While his company’s stock is still rising in after hours trading, and looks like it may top $400 a share on its latest quarterly earnings report, Reed Hastings doesn’t seem that excited.
On a video call with analysts following the company’s quarterly earnings disclosures, Hastings seemed cool, collected and confident, but not eager.
Netflix is growing, but in his mind, they still have a lot of work to do.
When asked about how he thinks Netflix will fare against a rumored Amazon set-top box, Hastings seemed non-plussed. For him, Netflix isn’t just competing against other streaming video services like Amazon. It’s also competing with other ways people can spend their leisure time at home, whether that’s watching television or surfing the web. Because of that focus, he thinks Netflix has a leg up on the competition.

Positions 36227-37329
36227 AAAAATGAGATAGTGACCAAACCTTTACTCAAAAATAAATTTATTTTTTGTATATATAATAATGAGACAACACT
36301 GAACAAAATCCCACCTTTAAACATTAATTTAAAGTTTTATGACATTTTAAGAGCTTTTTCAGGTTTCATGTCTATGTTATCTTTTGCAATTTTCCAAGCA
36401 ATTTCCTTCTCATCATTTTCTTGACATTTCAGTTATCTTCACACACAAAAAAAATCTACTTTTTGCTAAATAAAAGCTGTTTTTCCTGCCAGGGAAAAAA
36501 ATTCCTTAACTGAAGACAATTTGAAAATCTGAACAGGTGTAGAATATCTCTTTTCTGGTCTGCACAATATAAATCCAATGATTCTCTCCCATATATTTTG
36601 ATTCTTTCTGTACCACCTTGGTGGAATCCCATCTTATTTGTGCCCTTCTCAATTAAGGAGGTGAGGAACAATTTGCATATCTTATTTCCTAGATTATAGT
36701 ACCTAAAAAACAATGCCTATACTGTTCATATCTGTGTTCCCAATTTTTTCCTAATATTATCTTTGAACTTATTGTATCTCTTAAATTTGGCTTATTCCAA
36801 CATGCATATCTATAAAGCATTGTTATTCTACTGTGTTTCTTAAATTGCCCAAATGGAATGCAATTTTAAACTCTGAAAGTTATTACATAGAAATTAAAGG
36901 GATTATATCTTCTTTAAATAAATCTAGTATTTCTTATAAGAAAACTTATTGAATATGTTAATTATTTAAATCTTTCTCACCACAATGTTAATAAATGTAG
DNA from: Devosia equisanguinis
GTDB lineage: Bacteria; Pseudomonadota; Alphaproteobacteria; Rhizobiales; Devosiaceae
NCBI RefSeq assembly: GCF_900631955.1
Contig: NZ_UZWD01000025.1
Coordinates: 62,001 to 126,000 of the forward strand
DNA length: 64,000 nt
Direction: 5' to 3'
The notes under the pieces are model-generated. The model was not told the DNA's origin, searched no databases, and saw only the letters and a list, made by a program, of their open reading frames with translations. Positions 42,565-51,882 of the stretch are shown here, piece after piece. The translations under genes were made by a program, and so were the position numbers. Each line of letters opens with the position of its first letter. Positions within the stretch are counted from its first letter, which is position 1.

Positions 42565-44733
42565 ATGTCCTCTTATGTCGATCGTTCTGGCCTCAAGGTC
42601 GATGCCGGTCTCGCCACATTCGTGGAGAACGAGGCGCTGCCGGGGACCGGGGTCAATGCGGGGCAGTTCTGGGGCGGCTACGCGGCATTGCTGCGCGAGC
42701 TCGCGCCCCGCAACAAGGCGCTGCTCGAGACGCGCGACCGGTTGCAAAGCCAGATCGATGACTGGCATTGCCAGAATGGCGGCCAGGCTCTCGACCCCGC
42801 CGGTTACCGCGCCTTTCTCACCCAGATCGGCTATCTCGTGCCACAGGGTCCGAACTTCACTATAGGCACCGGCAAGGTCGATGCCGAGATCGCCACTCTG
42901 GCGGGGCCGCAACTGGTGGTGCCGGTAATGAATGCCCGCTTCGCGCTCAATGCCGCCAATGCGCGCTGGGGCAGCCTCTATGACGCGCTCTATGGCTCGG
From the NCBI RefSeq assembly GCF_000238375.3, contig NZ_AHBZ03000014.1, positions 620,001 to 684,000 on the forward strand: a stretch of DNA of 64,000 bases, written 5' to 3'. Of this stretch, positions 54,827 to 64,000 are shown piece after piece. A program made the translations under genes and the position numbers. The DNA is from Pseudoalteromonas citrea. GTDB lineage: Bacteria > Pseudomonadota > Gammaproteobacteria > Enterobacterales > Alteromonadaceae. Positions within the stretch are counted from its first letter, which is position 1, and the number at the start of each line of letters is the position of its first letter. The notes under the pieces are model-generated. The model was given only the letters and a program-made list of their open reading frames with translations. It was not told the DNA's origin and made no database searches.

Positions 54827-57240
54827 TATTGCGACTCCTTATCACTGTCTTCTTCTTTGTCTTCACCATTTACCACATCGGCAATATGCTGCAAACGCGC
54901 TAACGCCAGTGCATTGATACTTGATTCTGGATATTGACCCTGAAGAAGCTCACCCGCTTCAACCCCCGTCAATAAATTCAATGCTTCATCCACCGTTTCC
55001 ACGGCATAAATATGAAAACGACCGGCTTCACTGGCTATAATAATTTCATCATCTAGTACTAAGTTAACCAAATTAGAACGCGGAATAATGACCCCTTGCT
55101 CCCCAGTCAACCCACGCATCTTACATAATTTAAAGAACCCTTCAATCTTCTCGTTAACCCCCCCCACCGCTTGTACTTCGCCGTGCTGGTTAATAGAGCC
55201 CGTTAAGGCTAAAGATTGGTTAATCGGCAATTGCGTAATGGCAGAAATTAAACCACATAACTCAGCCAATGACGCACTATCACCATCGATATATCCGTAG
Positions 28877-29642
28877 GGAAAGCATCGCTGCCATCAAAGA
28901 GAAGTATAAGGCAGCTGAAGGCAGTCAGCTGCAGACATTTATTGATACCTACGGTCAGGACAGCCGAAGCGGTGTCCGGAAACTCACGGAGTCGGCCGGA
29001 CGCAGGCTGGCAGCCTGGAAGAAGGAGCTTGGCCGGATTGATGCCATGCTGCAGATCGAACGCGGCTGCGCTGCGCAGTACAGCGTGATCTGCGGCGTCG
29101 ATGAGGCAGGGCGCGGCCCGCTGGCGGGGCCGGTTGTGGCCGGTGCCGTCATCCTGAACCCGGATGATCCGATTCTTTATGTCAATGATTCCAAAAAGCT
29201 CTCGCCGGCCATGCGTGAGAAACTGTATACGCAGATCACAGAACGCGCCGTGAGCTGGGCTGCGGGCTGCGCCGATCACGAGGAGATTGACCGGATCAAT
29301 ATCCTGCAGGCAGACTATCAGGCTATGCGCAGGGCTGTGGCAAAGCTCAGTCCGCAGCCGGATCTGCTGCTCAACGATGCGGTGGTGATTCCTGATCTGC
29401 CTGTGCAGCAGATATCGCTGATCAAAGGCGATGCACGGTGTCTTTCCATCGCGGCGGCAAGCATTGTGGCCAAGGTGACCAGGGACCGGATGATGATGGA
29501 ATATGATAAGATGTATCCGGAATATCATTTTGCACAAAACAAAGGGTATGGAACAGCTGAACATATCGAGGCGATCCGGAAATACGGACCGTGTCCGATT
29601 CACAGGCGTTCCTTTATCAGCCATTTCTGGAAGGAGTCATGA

“It’s because we compete so broadly that we haven’t seen any material effect as more direct competitors have risen and fallen in the last two or three years,” Hastings said.
When asked about whether Netflix expects to see a boost to its business from the launch of next-generation game consoles like the Xbox One, Hastings was fairly pessimistic about the short term effects of new consoles, because the people who are going to be buying the PS4 and Xbox One this holiday season are gaming fans who already have at least one console in their home. In order for consoles to have a really significant impact on Netflix’s business, game companies need to sell a lot more of them.
“So, it’s really a question of do those companies over time pioneer a model where instead of 60 or 80 million as a lifetime, they get to (200) or 300 million units through some combination of price and utility, and then it becomes expansive. But that’s a couple years down the road,” Hastings said.